From this time onward for many centuries it continued under Semitic suzerainty, its high-priests, also called "Chief Envoys of Elam, Sippara and Susa," bearing sometimes Semitic, sometimes native "Anzanite" names.
About 1330 B.C. Khurba-tila was captured by Kuri-galzu III., the Kassite king of Babylonia, but a later prince Kidin-Khutrutas avenged his defeat, and Sutruk-Nakhkhunte (1220 B.C.) carried fire and sword through Babylonia, slew its king Zamama-sum-iddin and carried away a stela of Naram-Sin and the famous code of laws of Khammurabi from Sippara, as well as a stela of Manistusu from Akkuttum or Akkad.
The fact also that many of the most ancient of these ruins, like Ur, Lagash (Sirpurla), Larsa, Erech, Nippur, Sippara and Babylon, were situated on the banks of the great canals would indicate that the control of the waters of the rivers by a system of canalization and irrigation was one of the first achievements of civilization.
Eastward of the Euphrates and southward of Sippara, Kutha and Babylon were Kis (Uhaimir, 9 m.
In Semitic times Urra was pronounced Uri and confounded with uru, " ciiy "; as a geographical term, however, it was replaced by Akkadu (Akkad), the Semitic form of Agadewritten Akkattim in the Elamite inscriptions - the name of the elder Sargon's capital, which must have stood close to Sippara, if indeed it was not a quarter of Sippara itself.
After the Kassite conquest of the country, northern Babylonia came to be known as Kar-Duniyas, " the wall of the god Duniyas," from a line of fortification similar to that built by Nebuchadrezzar between Sippara and Opis, so as to defend his kingdom from attacks from the north.
The three chief of them carried off the waters of the Euphrates to the Tigris above Babylon, - the Zabzallat canal (or Nahr Sarsar) running from Faluja to Ctesiphon, the Kutha canal from Sippara to Madain, passing Tell Ibrahim or Kutha on the way, and the King's canal or Ar-Malcha between the other two.
Two years later (1880-1881) Rassam was sent to Babylonia, where he discovered the site of the temple of the sun-god of Sippara at Abu-Habba, and so fixed the position of the two Sipparas or Sepharvaim.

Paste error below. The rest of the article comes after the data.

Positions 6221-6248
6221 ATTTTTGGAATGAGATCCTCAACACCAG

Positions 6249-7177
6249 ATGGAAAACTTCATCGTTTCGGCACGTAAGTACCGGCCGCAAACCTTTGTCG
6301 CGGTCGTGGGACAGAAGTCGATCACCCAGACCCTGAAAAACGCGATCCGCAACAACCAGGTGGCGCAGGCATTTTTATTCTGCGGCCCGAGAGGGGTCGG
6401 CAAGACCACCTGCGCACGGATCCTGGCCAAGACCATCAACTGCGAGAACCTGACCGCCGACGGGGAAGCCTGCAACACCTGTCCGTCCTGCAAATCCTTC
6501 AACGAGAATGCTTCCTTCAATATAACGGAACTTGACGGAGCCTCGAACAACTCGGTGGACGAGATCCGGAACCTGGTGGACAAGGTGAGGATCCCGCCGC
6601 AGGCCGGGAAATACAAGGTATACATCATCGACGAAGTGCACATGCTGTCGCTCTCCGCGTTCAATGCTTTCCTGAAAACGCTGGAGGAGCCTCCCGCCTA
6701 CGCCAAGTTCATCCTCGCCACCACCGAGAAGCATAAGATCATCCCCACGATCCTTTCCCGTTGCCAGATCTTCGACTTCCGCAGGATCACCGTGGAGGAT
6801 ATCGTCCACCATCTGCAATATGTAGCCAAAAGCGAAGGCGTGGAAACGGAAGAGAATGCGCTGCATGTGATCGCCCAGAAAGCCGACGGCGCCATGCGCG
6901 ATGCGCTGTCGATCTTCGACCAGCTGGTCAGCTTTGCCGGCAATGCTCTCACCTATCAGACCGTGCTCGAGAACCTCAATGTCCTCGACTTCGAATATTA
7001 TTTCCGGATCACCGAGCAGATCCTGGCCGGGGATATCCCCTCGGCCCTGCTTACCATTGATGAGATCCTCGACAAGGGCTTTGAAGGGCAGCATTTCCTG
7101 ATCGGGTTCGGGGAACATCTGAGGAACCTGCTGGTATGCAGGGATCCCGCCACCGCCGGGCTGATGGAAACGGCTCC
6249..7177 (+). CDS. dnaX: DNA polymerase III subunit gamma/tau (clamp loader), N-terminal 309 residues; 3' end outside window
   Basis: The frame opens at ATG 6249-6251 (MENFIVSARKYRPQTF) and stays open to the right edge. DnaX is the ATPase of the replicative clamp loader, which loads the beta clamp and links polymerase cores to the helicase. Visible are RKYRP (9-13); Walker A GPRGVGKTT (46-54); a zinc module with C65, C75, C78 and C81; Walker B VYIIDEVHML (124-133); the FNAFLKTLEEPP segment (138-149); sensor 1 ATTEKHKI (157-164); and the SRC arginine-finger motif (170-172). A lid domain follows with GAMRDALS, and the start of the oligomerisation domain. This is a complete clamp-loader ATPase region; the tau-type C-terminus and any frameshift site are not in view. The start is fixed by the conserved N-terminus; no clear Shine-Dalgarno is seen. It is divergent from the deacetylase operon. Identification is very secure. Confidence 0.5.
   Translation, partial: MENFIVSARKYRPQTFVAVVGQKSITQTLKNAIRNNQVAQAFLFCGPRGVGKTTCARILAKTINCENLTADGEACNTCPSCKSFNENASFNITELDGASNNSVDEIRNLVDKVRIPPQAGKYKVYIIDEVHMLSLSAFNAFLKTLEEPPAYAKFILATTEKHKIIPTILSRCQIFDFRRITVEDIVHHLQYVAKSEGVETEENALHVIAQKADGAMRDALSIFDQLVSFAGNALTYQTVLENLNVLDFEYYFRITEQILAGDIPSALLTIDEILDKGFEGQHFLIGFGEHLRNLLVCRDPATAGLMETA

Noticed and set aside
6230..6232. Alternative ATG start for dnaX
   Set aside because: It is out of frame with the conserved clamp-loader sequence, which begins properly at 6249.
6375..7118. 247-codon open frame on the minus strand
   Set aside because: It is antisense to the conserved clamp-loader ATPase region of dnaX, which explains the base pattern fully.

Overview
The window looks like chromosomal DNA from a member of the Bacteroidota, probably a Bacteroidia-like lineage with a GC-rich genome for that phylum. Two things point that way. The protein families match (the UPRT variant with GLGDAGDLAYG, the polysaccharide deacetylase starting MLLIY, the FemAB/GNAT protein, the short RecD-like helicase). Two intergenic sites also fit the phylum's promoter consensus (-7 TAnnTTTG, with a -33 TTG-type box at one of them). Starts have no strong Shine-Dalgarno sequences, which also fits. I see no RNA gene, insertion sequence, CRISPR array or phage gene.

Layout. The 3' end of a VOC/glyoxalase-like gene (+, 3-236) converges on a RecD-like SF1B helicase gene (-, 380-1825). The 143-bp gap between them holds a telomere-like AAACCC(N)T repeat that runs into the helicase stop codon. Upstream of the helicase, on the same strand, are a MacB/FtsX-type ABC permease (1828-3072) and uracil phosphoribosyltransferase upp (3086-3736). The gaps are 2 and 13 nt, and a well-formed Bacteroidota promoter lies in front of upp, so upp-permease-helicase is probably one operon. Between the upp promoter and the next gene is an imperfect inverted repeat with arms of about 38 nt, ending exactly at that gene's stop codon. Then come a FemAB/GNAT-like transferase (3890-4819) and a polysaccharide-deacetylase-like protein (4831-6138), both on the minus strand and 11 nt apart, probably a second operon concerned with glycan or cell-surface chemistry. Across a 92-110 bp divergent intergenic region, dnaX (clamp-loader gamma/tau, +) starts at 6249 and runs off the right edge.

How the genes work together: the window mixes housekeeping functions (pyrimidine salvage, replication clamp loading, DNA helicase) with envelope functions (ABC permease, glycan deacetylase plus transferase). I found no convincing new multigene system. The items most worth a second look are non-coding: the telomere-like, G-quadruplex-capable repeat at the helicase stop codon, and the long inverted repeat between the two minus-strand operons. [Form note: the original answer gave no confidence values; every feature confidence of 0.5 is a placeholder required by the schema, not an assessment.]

Abu-Habba lies south-west of Bagdad, midway between the Euphrates and Tigris, on the south side of a canal, which may once have represented the main stream of the Euphrates, Sippara of the goddess Anunit, now Der, being on its opposite bank.
Here in Akkad the first Semitic empire was founded, Semitic conquerors or settlers spread from Sippara to Susa, Khana to the east of the Tigris was occupied by " West Semitic " tribes, and " out of " Babylonia " went forth the Assyrian."
A contract has been found at Sippara, dated in the fourth year of Assur-etil-ilani, though it is possible that his rule in Babylonia was disputed by his Rab-shakeh (vizier), Assur-sum-lisir, whose accession year as king of Assyria occurs on a contract from Nippur (Niffer).
Meanwhile Nabonidus has established a camp at Sippara, near the northern frontier of his kingdom, his son - probably the Belshazzar of Invasion other inscriptions - being in command of the arm by Cyrus.
A battle was fought at Opis in the month of June, in which the Babylonians were defeated, and immediately afterwards Sippara surrendered to the invader.
Nabonidus fled to Babylon, whither he was pursued by Gobryas, the governor of Kurdistan, and on the 16th of Tammuz, two days after the capture of Sippara, " the soldiers of Cyrus entered Babylon without fighting."
Corresponding to the states into which we find the country divided before 2250 B.C., we have a various number of religious centres such as Nippur, Erech, Kutha (Cuthah), Ur, Sippara (Sippar), Shirgulla (Lagash), Eridu and Agade, in each of which some god was looked upon as the chief deity around whom there were gathered a number of minor deities and with whom there was invariably associated a female consort.
Besides the chief deities and their consorts, various minor ones, representing likewise patron gods of less important localities and in most cases of a solar character were added at one time or the other to the court of Marduk, though there is also to be noted a tendency on the part of the chief solar deity, Shamash of Sippara, and for the chief moon-god to absorb the solar and lunar deities of ]ess important sites, leading in the case of the solar gods to the differentiation of the functions of Shamash during the various seasons of the year and the various times of the day among these minor deities.
But thanks in some measure to the intestine troubles in Elam, the Babylonian army and its allies were defeated and driven into Babylon, Sippara, Borsippa and Cutha.